I still hate talking about politics. high emotions in debates render me blushing and inarticulate. I form my opinions so much better when I type. But writing stuff out seems like a cop-out. Or a unilateral offensive.
I remember when I was in university and Josh was in NYC, working for this right wing Jewish/Israeli group. Fortunately for Josh, he knows that changing your mind can be proof that you have one. And after a while, he became disenchanted with the group's militant, unilateral stance and became more left-leaning. But he was still working at this org, because of visa issues.
To cut a long story short, he invited me to this conference in Ithaca (it's gorge-ous) to hang out with him. The organization paid for my ticket. We stayed in this motel and had our conference at Cornell. Members from across the States came for the weekend. Some were cool, some were dorky, many wore crocheted kippas and had a hard time talking to girls.
Other than hanging with Josh, I spent a lot of time keeping my politics to myself (see first paragraph). The first evening, I found myself reeling with some of the statements made, and the pervasive sense of entitlement and victimization in their worldview (my interpretation: "we have to be unyeilding and protect ourselves, because since time immemorial, "they" have always tried to kill us and always will.")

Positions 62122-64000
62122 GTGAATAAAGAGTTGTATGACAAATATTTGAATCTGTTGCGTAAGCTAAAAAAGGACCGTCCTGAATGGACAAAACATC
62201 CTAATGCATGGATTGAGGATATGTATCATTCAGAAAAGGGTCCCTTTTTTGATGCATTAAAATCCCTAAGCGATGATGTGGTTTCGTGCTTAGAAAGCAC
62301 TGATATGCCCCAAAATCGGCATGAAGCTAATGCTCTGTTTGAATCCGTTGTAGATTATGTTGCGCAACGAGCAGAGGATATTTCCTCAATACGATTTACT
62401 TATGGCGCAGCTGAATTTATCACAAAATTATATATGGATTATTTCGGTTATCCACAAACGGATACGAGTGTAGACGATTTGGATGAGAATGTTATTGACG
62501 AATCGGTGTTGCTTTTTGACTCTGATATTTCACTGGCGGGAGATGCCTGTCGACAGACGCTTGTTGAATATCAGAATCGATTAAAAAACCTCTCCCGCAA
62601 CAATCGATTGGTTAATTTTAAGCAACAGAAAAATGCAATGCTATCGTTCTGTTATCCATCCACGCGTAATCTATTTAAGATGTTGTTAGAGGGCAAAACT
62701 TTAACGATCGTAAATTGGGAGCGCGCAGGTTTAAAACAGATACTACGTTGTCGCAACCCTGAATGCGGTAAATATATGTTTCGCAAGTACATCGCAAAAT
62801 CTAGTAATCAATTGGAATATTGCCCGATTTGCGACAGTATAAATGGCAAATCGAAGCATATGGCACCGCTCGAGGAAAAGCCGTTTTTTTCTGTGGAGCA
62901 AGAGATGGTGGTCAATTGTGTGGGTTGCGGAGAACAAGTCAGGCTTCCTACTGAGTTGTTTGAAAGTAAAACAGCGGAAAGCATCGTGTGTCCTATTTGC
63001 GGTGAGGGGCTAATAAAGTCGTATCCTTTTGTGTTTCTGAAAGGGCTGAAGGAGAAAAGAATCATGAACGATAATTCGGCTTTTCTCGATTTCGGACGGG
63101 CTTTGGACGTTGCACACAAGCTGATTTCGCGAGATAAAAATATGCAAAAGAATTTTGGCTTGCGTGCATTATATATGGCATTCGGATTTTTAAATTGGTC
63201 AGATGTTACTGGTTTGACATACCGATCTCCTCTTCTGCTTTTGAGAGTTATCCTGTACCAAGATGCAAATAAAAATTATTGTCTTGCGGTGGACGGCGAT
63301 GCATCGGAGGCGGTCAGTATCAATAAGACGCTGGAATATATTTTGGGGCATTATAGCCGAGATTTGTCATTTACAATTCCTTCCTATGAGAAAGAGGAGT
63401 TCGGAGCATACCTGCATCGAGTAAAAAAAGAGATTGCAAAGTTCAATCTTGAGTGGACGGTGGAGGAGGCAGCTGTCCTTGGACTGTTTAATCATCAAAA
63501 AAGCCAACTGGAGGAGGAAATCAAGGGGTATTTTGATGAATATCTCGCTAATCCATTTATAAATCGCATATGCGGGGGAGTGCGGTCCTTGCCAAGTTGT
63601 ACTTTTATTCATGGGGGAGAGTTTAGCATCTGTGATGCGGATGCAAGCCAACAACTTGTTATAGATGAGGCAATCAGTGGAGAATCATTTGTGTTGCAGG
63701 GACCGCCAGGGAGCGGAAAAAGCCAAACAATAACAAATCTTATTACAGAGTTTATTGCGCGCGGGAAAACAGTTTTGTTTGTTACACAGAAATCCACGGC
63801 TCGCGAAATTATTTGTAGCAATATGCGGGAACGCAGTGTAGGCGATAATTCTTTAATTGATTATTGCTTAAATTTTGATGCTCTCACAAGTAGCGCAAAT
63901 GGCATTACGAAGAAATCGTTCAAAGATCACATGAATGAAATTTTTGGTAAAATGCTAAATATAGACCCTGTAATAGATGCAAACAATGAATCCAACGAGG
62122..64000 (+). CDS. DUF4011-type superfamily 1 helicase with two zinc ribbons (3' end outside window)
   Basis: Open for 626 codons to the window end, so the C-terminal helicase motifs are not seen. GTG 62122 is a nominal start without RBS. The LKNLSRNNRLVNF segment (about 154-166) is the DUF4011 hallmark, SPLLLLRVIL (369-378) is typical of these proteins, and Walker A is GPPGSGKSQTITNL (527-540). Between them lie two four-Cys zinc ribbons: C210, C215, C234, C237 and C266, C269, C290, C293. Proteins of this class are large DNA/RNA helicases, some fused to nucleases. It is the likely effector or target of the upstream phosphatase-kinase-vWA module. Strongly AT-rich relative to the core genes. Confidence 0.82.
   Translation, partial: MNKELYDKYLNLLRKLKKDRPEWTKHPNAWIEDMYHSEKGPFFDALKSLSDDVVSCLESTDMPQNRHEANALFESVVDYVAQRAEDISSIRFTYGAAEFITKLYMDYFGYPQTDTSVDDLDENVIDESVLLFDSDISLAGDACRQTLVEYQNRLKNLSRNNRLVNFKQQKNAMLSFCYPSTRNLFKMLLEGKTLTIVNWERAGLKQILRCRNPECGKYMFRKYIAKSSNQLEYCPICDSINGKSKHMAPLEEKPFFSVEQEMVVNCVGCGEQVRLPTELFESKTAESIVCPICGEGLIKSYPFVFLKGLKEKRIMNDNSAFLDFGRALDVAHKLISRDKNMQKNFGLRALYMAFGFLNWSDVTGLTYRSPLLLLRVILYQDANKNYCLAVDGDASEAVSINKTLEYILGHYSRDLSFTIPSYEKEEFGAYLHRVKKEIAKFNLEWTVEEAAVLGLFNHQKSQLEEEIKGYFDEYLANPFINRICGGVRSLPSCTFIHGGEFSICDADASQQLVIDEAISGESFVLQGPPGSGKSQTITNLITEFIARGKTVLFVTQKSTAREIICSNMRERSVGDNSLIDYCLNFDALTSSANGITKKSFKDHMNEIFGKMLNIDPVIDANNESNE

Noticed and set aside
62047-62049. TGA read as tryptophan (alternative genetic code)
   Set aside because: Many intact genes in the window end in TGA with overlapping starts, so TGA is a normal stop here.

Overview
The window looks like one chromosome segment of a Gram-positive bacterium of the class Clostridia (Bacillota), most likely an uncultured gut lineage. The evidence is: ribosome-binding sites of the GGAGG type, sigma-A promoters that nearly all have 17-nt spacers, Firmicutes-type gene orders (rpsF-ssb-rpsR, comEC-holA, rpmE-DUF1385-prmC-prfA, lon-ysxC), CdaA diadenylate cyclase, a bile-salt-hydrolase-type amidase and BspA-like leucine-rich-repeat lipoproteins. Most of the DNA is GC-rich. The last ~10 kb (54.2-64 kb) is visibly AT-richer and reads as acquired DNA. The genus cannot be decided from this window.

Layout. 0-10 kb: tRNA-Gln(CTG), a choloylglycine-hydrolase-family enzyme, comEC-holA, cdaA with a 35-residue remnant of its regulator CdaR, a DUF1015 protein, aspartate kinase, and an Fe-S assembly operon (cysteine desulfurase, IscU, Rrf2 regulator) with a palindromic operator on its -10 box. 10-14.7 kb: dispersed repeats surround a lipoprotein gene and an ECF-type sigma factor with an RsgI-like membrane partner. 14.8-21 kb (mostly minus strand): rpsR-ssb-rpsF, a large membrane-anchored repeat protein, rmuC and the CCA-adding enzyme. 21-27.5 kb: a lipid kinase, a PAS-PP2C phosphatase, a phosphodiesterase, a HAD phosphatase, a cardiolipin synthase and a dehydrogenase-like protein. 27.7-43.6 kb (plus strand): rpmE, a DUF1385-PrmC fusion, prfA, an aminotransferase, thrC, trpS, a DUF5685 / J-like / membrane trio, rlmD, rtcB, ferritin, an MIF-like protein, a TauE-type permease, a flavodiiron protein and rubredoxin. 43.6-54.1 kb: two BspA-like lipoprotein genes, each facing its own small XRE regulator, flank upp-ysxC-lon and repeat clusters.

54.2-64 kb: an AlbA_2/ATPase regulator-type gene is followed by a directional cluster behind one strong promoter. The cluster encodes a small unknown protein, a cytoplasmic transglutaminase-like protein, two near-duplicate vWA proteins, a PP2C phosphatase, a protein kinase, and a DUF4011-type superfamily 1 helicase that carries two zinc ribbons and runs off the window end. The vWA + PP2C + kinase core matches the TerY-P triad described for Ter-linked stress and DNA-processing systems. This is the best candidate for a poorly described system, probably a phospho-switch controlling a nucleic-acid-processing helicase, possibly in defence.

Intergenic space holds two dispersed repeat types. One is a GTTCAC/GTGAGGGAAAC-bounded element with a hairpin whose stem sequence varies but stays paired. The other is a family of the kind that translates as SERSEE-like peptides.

I got really tipsy that night on American beer and danced all by myself at a college club to Little Red Corvette and The Pixies.
On the final day, the organization invited someone from a more centrist camp to talk about peace processes and reconcilliation with the Palestinians. You could see people tense up as he spoke. They barraged him with harsh questions, but he held his ground with equanimity. (he rather liked the attack, I think).
Driving back to Manhattan, this chatty sophmore from Ohio - who had been the proverbial dopey, compulsive hugger who had a semisexual relationship with many of the girls at the conference - was uncharacteristically quiet. As we drove through a little peice of Pennsylvania, he began to fume about the last speaker. He could not refute the spekers arguments and could not articulate why a separate value system made him feel so tense. He just knew that different views made him angry. "That guy. What a dick! I wanted to kill him!"